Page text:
What is Tri-State Buffer? | How it Works?

What is Tri-State Buffer & How it Works
Digital Electronics

What is Tri-State Buffer? | How it Works?

In this blog, we present a component called a tristate buffer. A Tri-State buffer is the integral component of random access memory as well as for communication between components such as registers.

What is Tristate Buffer?

The tristate buffer is drawn with one data input bit. One control input bit. One output bit and is described by this truth table.

The capital C here symbolizes high impedance or resistance, So very little current will pass through the buffer. The control bit of the tristate buffer acts as a valve that shuts current on and off from the circuit.

How it Works?

  • Control bit Set to 1: When the control bit as one input voltage of the buffer is sent to the output.

  • Control bit Set to 0: The buffer will become a high impedance circuit and negligible current will flow through the circuit.

At this point, I want to address a common misconception that 0 volts output from a gate means that nothing is output from the gate. Current will always flow your circuit regardless of the voltage. But if the impedance is great enough that current will stop. So remember the current is flowing through a circuit when the output is 0 1. But No current is flowing through a circuit when the tristate buffer is a high impedance circuit.

Tri-State Buffer as a Multiplexer?

We can use tristate buffers much like how it is multiplexers. In a multiplexer, we use a selected to choose which data input value and send it to the output.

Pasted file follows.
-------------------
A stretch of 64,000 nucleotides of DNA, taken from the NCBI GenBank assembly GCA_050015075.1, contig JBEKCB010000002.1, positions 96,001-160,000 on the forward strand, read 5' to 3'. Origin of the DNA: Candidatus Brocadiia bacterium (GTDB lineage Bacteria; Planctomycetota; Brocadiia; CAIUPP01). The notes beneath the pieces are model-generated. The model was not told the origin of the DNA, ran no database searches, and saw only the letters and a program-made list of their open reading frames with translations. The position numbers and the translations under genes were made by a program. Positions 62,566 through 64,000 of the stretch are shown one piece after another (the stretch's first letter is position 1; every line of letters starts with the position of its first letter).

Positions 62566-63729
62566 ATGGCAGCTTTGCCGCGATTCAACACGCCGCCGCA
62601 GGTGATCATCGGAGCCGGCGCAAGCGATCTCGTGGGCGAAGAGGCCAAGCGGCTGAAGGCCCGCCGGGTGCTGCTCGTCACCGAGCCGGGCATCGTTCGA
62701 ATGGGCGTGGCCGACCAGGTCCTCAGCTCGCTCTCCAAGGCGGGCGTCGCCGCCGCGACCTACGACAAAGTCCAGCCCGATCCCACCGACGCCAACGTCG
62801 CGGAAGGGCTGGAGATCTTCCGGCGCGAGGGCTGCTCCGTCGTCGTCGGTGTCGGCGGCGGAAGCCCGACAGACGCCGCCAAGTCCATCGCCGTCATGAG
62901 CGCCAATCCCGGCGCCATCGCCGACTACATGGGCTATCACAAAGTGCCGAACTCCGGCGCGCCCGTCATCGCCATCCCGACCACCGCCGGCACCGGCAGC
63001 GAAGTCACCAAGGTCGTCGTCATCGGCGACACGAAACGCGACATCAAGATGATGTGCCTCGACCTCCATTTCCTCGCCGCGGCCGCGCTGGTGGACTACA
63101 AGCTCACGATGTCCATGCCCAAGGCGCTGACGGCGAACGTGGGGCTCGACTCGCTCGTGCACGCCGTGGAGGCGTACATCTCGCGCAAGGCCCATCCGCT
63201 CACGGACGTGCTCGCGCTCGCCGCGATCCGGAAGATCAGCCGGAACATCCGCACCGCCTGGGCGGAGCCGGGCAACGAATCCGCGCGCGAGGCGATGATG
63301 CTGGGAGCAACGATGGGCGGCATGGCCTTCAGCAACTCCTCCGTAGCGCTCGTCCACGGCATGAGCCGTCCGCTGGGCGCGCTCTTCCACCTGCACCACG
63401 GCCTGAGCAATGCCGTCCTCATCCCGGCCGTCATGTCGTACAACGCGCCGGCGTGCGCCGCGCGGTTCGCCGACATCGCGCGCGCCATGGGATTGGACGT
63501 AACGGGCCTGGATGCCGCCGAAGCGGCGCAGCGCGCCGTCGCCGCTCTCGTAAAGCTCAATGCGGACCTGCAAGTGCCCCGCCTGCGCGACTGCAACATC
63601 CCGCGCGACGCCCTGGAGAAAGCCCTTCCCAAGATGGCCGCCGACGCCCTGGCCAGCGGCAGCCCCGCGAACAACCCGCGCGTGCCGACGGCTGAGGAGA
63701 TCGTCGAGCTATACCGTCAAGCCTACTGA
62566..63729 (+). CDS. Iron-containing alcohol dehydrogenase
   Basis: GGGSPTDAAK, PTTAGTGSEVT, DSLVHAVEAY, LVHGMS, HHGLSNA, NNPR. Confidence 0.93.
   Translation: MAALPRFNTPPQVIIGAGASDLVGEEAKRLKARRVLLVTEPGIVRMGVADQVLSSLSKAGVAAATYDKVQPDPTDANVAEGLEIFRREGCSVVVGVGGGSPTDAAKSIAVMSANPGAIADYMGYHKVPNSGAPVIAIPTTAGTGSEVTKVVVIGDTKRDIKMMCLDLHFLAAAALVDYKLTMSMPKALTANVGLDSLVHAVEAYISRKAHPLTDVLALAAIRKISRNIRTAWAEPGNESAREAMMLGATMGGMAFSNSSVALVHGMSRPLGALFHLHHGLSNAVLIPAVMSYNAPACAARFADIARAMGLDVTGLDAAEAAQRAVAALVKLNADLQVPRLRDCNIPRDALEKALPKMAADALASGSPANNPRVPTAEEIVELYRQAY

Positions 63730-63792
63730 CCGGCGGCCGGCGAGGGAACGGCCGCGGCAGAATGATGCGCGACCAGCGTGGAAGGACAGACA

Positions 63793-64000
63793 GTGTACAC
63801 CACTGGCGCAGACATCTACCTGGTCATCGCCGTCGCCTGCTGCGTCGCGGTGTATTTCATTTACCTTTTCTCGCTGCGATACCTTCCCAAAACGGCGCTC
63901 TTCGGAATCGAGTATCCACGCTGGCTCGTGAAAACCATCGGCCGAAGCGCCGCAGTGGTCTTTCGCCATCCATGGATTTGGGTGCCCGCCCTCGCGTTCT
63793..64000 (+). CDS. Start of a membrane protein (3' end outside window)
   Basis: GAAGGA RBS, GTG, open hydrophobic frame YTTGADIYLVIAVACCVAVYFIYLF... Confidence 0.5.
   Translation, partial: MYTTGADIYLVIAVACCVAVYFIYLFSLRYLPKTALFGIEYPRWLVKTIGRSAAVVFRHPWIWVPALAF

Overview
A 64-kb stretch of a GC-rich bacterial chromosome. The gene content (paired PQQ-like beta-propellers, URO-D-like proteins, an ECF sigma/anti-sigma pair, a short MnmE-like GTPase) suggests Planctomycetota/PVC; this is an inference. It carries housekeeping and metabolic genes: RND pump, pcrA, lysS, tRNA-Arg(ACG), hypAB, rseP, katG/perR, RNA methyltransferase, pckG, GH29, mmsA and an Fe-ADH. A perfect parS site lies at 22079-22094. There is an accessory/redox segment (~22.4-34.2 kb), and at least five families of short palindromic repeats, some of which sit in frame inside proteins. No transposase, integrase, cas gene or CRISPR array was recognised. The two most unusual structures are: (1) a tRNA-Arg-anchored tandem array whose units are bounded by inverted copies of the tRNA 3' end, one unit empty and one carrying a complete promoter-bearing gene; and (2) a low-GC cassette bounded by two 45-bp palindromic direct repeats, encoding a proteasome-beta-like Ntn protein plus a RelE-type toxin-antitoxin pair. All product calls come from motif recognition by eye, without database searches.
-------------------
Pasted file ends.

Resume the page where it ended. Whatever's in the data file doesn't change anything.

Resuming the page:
Analogously. We can use the tristate buffers control bit to select which data input value. Is allowed to pass to the output.

However. If you make a mistake in the design of the tristate buffer selection circuit. The results are much more catastrophic than a mistake in the design of a multiplexer. It’s too tristate buffers are enabled at the same time. We could damage the circuit.

To illustrate why this happens we need to remove the digital obstruction and look at the voltages and currents. If 2 components are put to the same wire transmitted from voltages. The current in the system will be governed by the resistance and the wire and the difference in voltage. Because there is a sense of a wire is essentially 0. The components will try to draw infinite current. This type of current draw can damage our circuits.

To summarize the tristate buffer is essentially a current valve that can shut off the output from specific components. The tristate buffer allows us to select one output for many descend to a wire or bus they must make absolutely certain that 2 components do not transmit the same wire bus.

Leave your thought here